Japanese Defense Minister Yasukazu Hamada announced plans by the authorities to conclude a contract with the United States for the bulk purchase of Tomahawk cruise missiles.
According to him, the purchase of missiles will be made through the “foreign military assistance” system, which is usually used in the supply of US-made defense equipment. The authorities hope that the contract will be signed as early as the 2023 financial year, which starts on April 1.
During a January meeting with US President Joe Biden, Fumio Kishida conveyed Tokyo’s intention to acquire US Tomahawk cruise missiles. It is assumed that Tomahawk missiles should become part of a program to increase the ability of the Japanese Self-Defense Forces to strike back at enemy bases. Before that, information appeared in the Japanese media that Japan wants to buy up to 500 of these missiles from the United States by 2027.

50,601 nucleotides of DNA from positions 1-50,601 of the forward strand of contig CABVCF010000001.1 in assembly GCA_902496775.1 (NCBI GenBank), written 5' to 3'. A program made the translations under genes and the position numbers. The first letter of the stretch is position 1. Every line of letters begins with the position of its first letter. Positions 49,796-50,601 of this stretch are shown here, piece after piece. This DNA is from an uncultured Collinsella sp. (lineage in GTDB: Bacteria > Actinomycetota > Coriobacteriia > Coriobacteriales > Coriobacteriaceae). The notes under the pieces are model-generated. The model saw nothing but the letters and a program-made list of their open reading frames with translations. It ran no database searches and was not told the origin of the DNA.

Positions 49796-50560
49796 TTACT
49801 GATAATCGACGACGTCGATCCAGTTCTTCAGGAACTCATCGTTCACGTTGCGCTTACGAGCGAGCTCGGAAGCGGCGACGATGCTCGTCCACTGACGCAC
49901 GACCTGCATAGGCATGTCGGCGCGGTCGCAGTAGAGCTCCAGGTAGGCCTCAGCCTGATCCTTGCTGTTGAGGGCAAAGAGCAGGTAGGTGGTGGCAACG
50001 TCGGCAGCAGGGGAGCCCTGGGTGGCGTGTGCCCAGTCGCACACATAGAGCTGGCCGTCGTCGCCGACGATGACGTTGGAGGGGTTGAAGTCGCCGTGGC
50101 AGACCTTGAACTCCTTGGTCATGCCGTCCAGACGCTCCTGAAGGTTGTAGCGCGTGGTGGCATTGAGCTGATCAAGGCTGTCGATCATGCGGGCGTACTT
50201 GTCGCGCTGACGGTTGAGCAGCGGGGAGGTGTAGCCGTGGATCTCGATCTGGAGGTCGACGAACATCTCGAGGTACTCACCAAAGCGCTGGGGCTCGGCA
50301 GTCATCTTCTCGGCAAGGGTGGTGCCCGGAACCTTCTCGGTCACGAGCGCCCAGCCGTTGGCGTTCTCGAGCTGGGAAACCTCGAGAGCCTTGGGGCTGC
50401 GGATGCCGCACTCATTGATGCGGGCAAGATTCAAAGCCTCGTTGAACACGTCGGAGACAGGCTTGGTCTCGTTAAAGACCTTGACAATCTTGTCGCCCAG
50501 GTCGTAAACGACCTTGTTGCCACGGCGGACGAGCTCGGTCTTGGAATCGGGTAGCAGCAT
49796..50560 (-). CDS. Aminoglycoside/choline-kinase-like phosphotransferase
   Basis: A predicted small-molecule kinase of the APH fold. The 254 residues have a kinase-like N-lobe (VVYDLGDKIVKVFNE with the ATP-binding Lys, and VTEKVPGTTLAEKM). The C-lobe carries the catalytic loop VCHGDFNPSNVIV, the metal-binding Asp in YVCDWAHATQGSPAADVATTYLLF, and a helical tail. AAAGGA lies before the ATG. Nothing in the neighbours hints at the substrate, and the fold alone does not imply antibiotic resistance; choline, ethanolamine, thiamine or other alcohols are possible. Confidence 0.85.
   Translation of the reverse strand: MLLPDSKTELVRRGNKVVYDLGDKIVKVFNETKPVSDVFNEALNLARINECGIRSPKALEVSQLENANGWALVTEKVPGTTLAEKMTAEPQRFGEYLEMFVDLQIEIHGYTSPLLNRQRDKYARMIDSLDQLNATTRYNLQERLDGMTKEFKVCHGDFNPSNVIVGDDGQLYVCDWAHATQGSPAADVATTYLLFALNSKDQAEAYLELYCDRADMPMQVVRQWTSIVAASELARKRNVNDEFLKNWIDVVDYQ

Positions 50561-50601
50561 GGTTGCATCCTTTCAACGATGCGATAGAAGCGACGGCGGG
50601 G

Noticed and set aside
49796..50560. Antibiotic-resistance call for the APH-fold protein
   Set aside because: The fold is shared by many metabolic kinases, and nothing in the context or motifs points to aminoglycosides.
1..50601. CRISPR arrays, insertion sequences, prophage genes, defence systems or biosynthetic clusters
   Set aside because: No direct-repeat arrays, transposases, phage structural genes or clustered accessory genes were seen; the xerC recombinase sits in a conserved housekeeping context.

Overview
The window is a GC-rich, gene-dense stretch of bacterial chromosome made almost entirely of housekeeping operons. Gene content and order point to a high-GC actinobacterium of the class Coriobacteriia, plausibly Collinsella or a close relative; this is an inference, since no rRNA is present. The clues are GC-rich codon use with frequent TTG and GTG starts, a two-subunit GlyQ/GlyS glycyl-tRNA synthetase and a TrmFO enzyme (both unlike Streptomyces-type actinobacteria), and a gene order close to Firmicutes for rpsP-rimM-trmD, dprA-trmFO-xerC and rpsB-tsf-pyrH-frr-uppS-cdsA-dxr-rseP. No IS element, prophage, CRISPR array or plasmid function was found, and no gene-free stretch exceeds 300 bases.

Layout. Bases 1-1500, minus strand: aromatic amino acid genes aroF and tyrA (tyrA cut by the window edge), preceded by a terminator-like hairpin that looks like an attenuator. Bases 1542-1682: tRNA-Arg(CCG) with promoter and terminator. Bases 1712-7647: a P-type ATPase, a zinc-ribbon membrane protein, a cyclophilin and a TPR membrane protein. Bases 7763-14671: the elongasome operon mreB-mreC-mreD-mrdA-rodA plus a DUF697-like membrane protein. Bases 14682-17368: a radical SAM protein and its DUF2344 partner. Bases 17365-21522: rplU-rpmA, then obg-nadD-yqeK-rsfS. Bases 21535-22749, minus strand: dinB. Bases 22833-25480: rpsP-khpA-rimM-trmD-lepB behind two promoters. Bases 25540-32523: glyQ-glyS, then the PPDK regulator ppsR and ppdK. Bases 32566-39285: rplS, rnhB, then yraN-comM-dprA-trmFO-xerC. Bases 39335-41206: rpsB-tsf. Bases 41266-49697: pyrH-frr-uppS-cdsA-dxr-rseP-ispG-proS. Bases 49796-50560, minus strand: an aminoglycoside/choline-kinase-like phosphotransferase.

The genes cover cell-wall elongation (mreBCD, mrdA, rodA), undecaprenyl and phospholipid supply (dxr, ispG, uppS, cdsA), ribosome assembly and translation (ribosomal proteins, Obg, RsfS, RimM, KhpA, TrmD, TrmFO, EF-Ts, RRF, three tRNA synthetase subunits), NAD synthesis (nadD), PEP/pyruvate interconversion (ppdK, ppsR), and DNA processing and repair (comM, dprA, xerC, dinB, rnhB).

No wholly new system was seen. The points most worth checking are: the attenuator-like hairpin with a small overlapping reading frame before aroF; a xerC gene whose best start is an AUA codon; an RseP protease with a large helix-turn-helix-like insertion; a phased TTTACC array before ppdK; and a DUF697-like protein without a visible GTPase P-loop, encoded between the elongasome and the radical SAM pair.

In mid-December, Japan adopted three key documents on defense and security: the “National Security Strategy”, which defines the main directions of foreign policy in the field of defense; “National Defense Strategy”, which refers to the goals and means of defense; “Defensive Plan” – it determines the overall cost of defense and the scope of armaments.
The documents also indicated an increase in Japan’s defense spending to the level of 2% of GDP by 2027. This is approximately 11 trillion yen ($81 billion). Military spending in the current fiscal year 2022 (ending March 31, 2023) amounted to 5.4 trillion yen ($40 billion), approximately 1.24% of GDP.